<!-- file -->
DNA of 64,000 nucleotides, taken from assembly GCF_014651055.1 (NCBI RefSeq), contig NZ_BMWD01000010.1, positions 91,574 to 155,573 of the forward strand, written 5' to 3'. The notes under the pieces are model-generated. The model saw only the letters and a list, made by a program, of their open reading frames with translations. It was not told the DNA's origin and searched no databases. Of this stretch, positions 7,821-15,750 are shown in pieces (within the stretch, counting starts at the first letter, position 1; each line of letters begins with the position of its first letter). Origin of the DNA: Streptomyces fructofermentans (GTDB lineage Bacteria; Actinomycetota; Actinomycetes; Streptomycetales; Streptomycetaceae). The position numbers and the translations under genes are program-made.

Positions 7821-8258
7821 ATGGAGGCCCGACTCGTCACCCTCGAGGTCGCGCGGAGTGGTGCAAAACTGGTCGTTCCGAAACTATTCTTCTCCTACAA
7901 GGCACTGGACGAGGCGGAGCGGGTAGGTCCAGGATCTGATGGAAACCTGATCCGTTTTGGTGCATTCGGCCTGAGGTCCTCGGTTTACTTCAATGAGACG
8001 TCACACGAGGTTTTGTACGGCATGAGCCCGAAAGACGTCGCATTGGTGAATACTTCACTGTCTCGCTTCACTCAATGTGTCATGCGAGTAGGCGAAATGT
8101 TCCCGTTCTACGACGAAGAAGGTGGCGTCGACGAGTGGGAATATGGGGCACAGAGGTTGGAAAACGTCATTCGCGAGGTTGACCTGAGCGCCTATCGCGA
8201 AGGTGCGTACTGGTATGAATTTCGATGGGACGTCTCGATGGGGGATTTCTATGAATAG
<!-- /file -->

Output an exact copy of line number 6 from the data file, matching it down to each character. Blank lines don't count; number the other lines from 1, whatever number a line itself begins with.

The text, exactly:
8101 TCCCGTTCTACGACGAAGAAGGTGGCGTCGACGAGTGGGAATATGGGGCACAGAGGTTGGAAAACGTCATTCGCGAGGTTGACCTGAGCGCCTATCGCGA